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Beckman Foundation Announces 2019 Arnold O. Beckman Postdoctoral Fellows

Fifteen Research Fellows to Receive Over $4M in Science Funding

The Arnold and Mabel Beckman Foundation announced today its 2019 class of Arnold O. Beckman Postdoctoral Fellows in Chemical Sciences, individuals who underscore the Foundation’s mission of supporting basic research in the chemistry sciences.

They were selected after a three-part review led by a panel of scientific experts.

The Foundation will award more than $4 million in funding over the next three years for 15 exceptional research fellows from 11 universities:

  • Adam Slavney, Ph.D., Harvard University
  • Alexander Schuppe, Ph.D., Massachusetts Institute of Technology
  • Alice Chang, Ph.D., University of Minnesota, Twin Cities
  • Benjamin Snyder, Ph.D., University of California, Berkeley
  • Dayne Swearer, Ph.D., Stanford University
  • Hossein Robatjazi, Ph.D., University of California, Santa Barbara
  • James Bour, Ph.D., Massachusetts Institute of Technology
  • Julie Fenton, Ph.D., Northwestern University
  • Kangway Chuang, Ph.D., University of California, San Francisco
  • Miguel Gonzalez, Ph.D., Harvard University
  • Neville Bethel, Ph.D., University of Washington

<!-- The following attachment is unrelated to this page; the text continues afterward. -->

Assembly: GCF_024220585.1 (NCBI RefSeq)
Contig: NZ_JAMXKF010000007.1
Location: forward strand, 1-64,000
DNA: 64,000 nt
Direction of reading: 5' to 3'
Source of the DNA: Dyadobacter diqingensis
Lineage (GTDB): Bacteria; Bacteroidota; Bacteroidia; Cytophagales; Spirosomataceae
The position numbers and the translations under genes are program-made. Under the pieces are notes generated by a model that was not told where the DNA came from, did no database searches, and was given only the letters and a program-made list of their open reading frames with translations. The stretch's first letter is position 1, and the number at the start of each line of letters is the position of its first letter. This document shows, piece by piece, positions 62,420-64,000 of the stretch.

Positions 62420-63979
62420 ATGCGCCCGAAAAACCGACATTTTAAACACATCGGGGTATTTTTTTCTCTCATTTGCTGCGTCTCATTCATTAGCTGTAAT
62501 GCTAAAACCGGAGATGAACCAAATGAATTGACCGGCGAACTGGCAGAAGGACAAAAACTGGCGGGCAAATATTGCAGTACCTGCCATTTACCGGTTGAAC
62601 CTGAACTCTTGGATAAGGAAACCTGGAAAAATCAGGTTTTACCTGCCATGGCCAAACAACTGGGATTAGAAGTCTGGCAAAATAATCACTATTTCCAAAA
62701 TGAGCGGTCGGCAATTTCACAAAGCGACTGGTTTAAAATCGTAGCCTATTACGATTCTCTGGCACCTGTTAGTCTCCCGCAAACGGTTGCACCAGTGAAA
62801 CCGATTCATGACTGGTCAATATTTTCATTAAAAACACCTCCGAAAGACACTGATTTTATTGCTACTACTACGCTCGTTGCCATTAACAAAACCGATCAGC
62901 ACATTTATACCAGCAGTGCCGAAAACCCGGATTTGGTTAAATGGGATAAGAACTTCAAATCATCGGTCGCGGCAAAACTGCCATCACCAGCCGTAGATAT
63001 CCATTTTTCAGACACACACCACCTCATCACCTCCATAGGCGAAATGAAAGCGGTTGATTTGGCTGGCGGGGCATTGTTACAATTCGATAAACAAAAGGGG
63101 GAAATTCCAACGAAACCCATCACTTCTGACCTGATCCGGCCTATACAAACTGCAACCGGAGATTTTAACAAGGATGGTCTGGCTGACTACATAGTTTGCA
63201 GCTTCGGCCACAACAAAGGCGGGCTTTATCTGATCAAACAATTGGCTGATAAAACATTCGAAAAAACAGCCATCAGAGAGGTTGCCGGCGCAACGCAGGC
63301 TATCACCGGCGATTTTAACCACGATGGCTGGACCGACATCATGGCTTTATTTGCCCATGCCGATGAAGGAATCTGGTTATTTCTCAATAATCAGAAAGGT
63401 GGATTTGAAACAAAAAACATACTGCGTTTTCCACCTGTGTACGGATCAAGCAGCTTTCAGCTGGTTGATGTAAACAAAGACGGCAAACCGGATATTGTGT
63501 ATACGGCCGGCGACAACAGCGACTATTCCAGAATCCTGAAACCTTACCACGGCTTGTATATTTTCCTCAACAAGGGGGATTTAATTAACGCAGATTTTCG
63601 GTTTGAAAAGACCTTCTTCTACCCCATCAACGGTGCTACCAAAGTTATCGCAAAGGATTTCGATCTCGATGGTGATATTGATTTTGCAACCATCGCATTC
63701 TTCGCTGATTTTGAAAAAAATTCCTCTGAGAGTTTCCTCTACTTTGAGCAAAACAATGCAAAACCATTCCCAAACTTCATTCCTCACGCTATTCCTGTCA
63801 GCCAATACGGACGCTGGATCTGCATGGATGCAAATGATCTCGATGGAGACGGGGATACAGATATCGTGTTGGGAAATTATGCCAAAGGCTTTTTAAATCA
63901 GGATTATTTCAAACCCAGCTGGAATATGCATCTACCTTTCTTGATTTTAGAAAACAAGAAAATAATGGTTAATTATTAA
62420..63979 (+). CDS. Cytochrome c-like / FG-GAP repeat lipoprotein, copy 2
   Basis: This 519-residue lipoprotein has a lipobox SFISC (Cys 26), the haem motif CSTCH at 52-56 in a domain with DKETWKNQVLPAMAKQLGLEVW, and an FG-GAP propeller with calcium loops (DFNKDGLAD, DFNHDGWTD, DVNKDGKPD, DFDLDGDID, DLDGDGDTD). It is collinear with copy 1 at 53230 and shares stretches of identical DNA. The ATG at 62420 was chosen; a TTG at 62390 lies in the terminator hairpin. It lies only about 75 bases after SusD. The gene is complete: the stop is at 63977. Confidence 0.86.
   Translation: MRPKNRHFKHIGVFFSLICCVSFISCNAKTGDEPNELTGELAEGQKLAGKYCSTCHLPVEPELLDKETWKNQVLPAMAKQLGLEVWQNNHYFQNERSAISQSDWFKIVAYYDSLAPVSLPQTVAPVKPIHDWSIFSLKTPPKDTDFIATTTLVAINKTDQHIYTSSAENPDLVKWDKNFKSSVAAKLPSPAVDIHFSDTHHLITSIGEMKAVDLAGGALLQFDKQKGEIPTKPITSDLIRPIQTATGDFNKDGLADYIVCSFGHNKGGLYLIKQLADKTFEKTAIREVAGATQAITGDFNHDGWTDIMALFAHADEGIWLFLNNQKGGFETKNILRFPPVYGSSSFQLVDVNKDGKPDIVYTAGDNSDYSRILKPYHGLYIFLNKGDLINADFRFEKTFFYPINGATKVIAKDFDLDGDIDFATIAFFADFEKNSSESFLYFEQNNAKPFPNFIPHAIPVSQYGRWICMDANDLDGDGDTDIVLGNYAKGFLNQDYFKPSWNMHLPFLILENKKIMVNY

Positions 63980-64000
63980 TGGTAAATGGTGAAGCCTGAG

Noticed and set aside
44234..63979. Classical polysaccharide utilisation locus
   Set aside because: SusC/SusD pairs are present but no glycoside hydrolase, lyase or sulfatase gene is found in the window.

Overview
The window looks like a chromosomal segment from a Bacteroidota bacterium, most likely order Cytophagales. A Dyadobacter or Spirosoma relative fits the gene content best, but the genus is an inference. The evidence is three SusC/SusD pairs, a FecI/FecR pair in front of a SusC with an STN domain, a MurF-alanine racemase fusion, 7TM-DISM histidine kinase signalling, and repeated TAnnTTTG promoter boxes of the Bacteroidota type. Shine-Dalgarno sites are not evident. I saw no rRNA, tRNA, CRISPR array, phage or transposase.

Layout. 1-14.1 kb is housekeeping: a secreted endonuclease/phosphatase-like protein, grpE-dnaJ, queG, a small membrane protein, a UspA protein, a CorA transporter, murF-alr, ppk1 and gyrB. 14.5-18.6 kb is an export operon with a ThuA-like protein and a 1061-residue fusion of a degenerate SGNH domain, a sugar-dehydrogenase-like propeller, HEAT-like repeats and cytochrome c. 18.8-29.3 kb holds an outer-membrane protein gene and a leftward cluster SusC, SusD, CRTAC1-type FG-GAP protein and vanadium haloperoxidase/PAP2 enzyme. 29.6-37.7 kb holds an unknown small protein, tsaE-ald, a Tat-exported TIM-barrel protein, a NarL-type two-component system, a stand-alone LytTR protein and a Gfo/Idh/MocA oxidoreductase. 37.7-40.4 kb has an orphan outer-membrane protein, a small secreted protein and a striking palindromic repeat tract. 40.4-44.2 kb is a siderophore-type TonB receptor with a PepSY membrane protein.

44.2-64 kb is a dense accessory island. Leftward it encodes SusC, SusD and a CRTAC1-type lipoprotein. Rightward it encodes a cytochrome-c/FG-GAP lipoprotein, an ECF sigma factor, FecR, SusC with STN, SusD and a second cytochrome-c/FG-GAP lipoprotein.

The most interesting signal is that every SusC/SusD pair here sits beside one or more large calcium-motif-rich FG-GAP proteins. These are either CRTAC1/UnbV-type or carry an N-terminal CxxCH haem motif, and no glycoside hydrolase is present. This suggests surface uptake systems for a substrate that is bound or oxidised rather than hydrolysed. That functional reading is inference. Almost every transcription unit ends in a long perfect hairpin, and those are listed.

• Quinn Burlingame, Ph.D., Princeton University
  • Patrick Smith, Ph.D., Massachusetts Institute of Technology
  • Samuel Sanders, Ph.D., Harvard University
  • Stewart Mallory, Ph.D., California Institute of Technology

This program’s focus on research in the chemical sciences is a direct legacy to our Founder, Dr. Arnold O. Beckman, whose chemical instrumentation helped to revolutionize the modern chemistry laboratory and drive scientific discovery. Congratulations to all of our new awardees in the 2019 Postdoctoral Fellows Class!

Dr. Anne Hultgren, Executive Director of the Arnold and Mabel Beckman Foundation

The Arnold O. Beckman Postdoctoral Fellowship provides salary and research support to postdoctoral scholars with the highest potential for success in an independent academic career in the chemical sciences, and to assist in their transition from mentored yet independent researchers to a tenure-track position. Funds for 2019 awardees will be issued this summer and extend over a period of up to three years.